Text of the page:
Many homeowners suffer from the problems caused by encroaching tree roots. Roots can displace sidewalks to earth quake levels. Worse, they can lift the foundation of a house. Trees are the largest living things on the planet and I suppose they're probably the strongest. We often receive calls from customers who were shocked to find that their municipality holds them accountable for a broken sidewalk caused by a city owned tree. In some cases, a homeowner will be held accountable for sidewalk damage by their own tree but not be permitted to remove the offending the tree. Tree removal may require your jurisdiction's consent depending on size and type. The point is, a wandering tree root can cost you a great deal of money and increase your civil liability.
So why not cut them? Some trees permit the removal of certain roots; others will not. Trees vary by genus as well as individual. Cutting a root may kill a tree fairly quickly. For instance, you may chop a root to prevent further damage to your driveway and the next year be faced with the cost of a crane removal of the entire tree which then threatens to fall on your house. In that case, it may have been wiser to give the tree 10" of driveway. A certified arborist can tell you (without cost) whether your tree needs removal or can withstand loss of a root. In some cases, long term root growth can be influenced by the supply of water and nutrients. In all cases, the sooner the problem is addressed the better the results. Waiting to deal with a large root until it has lifted your garage four inches is not a prudent course of action. Look at your roots now, they're giving you clues on where they intend to grow.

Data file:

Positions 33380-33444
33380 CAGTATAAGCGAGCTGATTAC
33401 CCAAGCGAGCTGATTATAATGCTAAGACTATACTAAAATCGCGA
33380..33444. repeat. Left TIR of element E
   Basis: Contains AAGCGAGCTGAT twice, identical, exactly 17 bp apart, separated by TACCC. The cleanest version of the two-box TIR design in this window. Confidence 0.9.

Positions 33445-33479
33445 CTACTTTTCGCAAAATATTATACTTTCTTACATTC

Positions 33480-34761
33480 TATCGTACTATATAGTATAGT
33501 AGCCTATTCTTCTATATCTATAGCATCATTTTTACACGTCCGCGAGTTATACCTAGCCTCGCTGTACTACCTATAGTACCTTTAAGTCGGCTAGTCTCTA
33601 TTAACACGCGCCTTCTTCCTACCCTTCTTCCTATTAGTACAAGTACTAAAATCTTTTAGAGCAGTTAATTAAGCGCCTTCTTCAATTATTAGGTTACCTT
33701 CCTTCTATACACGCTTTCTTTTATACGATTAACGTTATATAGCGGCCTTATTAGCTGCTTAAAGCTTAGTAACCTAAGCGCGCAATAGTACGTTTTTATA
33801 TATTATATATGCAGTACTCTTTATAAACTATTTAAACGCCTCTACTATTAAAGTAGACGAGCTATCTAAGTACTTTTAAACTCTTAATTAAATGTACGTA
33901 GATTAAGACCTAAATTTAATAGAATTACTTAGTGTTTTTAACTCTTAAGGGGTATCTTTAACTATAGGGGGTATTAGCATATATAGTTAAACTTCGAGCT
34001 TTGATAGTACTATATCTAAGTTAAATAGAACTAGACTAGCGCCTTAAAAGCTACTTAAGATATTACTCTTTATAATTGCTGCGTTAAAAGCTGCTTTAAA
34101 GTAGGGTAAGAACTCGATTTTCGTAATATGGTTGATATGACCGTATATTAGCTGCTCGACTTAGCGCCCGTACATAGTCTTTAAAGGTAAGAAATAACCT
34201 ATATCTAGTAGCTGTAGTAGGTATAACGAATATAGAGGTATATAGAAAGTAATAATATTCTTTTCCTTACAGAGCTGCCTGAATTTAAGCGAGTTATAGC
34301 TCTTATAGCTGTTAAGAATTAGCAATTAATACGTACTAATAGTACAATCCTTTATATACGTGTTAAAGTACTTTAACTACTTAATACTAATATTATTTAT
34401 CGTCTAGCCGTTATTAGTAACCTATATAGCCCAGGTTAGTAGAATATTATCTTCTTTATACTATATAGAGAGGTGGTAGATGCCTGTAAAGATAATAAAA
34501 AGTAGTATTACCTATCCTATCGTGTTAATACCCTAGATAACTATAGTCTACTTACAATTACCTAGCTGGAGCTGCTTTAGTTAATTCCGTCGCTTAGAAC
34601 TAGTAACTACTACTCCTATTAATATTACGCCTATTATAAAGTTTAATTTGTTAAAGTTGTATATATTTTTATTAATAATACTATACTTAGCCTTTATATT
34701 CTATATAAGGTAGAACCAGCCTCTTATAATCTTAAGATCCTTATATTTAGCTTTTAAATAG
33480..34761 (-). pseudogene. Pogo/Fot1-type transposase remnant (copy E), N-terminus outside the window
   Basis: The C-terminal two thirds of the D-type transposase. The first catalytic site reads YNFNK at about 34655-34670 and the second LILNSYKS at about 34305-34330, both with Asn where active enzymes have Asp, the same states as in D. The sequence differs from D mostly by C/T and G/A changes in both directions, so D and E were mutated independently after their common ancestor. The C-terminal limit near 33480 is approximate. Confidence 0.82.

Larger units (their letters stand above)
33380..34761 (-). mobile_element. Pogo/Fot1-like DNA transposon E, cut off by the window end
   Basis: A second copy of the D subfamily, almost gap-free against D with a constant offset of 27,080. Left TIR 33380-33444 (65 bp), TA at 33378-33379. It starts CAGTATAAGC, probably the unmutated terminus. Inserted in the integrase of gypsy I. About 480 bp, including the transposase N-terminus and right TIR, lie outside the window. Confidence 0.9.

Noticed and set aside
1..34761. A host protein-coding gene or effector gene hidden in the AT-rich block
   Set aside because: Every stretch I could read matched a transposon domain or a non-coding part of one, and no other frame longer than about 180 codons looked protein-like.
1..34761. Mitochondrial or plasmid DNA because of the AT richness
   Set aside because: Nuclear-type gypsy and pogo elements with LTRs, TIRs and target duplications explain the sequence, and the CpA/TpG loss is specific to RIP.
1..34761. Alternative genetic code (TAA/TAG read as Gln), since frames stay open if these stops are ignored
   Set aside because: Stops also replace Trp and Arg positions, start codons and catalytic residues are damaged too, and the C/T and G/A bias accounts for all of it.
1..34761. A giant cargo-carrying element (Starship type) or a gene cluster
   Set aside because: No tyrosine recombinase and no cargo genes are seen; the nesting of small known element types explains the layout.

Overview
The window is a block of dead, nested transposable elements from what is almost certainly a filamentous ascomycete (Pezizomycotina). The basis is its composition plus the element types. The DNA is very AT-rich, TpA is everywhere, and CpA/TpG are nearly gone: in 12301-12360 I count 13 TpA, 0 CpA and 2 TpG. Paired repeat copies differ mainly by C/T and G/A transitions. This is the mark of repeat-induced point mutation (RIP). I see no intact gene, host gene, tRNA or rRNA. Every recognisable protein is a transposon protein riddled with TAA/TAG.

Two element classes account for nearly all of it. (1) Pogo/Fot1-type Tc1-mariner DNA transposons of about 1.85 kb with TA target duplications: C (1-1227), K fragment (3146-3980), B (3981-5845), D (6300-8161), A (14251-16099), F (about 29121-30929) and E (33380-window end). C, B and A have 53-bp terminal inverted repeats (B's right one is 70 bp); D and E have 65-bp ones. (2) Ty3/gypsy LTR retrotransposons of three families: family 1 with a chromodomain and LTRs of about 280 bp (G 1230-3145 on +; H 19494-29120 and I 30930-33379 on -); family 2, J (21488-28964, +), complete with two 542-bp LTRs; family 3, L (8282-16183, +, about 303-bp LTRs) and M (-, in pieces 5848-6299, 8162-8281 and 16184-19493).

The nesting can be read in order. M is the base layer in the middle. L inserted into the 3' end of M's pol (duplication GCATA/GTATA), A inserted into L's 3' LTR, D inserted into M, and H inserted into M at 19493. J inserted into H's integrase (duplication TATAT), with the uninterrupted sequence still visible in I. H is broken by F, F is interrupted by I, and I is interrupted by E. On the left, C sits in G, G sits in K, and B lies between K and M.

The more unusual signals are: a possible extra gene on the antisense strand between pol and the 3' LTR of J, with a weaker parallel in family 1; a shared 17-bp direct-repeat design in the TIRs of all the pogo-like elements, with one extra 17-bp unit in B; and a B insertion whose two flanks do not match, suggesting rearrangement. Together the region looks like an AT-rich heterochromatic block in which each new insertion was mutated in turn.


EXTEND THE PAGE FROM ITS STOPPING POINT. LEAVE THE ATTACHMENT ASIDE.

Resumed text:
If you're planning to live in your house for many years and you want to plant a good-sized tree, please call the office and we'll happy to recommend planting distances to minimize the likelihood of your tree ever causing structural damage. In the meantime, please don't cut roots.
Stacy W. Barker
Stacy is the owner of Bud's